Kloke: You could argue that that was probably their worst year.

Ream: They won 3-2 in stoppage time against the Vancouver Whitecaps and it was actually pretty crazy. But TFC fandom came in hot in 2007. Do you think the club was ever close to screwing up what they had with that incredible fan base because they were so bad for so long?

Kloke: Like were they ever close to screwing it up?

Ream: I mean just losing that fanbase because they were one of the worst teams in the league for such a long time.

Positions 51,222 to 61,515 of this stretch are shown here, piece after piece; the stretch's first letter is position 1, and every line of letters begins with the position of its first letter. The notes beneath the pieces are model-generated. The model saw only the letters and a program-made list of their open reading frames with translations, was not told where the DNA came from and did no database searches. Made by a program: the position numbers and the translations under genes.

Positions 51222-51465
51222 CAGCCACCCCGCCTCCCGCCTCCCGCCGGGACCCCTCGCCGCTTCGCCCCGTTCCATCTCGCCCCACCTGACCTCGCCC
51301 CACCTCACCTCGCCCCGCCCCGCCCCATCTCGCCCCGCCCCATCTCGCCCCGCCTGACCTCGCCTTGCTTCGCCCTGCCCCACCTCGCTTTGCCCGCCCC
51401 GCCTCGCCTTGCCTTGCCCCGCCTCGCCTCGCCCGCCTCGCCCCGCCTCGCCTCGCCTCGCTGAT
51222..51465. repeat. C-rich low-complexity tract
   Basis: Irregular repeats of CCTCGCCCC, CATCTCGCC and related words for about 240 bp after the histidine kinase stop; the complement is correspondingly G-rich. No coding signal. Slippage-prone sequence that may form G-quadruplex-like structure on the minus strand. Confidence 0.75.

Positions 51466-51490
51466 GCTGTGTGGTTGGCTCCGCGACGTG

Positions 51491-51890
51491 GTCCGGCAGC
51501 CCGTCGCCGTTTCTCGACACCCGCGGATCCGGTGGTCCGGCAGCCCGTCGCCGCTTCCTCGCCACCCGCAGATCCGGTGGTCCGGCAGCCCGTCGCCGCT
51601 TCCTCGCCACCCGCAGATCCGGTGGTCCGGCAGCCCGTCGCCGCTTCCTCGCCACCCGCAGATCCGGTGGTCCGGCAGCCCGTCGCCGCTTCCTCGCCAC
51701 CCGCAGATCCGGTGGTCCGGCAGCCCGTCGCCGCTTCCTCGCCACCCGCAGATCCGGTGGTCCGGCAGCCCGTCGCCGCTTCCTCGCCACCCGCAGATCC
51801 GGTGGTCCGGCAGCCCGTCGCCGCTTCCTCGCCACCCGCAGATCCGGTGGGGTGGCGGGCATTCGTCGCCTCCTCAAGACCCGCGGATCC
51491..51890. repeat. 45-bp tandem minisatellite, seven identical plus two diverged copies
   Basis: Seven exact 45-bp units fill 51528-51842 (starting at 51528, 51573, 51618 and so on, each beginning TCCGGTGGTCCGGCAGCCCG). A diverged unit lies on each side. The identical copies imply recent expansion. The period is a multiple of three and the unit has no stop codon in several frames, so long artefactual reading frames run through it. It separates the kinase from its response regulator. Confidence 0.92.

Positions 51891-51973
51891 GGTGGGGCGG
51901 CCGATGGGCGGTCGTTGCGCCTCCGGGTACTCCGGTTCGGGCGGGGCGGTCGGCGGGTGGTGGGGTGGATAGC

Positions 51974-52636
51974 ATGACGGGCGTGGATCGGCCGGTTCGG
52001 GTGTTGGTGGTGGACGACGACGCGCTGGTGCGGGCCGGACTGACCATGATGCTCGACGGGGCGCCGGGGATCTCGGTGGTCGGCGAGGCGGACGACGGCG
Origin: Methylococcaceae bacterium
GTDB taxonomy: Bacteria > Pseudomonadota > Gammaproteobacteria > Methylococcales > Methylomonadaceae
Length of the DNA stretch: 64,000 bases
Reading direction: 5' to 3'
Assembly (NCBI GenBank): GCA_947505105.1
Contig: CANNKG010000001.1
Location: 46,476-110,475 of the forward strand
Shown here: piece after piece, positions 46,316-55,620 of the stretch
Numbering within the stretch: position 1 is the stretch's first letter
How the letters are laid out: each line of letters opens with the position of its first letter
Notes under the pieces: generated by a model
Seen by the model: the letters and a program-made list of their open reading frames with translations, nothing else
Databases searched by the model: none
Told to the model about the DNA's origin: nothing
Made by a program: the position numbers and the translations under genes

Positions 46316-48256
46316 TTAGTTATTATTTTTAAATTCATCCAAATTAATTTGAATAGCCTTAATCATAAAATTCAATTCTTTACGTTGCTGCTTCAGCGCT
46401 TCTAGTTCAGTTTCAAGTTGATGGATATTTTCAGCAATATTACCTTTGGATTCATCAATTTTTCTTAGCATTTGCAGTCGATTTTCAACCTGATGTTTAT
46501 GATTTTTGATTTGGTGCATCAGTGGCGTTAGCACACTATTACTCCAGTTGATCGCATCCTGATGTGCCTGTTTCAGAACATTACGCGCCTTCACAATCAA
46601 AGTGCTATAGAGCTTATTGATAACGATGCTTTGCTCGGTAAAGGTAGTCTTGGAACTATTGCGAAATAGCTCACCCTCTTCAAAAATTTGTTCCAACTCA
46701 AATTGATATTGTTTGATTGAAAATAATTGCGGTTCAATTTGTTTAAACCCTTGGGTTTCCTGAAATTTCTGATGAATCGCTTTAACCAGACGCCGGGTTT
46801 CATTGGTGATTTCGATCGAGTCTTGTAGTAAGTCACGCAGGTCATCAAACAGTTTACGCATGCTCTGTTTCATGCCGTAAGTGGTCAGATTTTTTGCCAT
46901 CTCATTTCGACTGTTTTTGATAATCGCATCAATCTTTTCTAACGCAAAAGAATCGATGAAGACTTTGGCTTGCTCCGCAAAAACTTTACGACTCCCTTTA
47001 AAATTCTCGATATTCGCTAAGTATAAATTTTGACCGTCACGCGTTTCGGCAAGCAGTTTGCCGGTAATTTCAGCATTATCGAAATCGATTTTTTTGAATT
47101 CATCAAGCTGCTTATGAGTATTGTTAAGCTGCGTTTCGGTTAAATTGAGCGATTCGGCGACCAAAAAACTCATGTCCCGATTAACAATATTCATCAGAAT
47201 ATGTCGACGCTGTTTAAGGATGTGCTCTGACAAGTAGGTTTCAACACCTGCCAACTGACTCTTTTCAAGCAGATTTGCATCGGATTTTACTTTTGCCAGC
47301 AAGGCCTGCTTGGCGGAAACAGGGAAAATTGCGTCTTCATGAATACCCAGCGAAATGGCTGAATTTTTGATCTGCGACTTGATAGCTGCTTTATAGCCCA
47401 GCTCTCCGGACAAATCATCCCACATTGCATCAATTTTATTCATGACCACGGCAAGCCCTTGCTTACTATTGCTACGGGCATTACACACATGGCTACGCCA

Kloke: I think they were, I think they were really close in that time you talked about, 2012. Maybe it’s just hindsight but I think before Tom Leiweke took over at MLSE, I think TFC felt kind of abandoned because you have to remember that the Leafs weren’t purchased by MLSE until 2011 so at least in the beginning, TFC fans kind of believed that they were important within MLSE. Yes, there was this big, corporate structure, but they knew they were important because MLSE invested in the club. When the results didn’t come, I think people thought, “yeah, we’re at risk of becoming an afterthought here.” It’s interesting. People have long thought that Leafs ownership was fine with them not contending because people kept coming. That’s not true at all because teams make a shitton of money in the playoffs, but that was definitely the perception around some Leafs haters who thought they weren’t going to try to build a winner because they knew people were going to show up anyway. I think in some parts of the TFC fanbase, that was a concern. So 2012, 2013, there were people showing up with bags on their heads and people were really upset. Tim Leiweke stepped in and made TFC and the Raptors big priorities for the organization. That was the difference. So yeah, I would say that right in that time when you were talking about, 2012, when the results weren’t coming (it got close). The problem was really just spending on the wrong players. A lot of this is hindsight, but what I learned researching the book was that they didn’t have soccer people at the top. I think soccer is a weird sport, especially in North America and especially in MLS where you have all these strange salary cap rules. I think a lot of the executives were used to North American markets where you trade for players and you draft players. But then you get to MLS and the draft is not where you find young players. Signing players from abroad is a completely different animal so if you don’t have soccer people at the top, you’re not going to make prudent decisions that benefit the club on the pitch. I think that’s what angered a lot of TFC fans early on, or not even necessarily early on, but after it was becoming clear that the people making decisions didn’t have soccer at their forefront if that makes sense.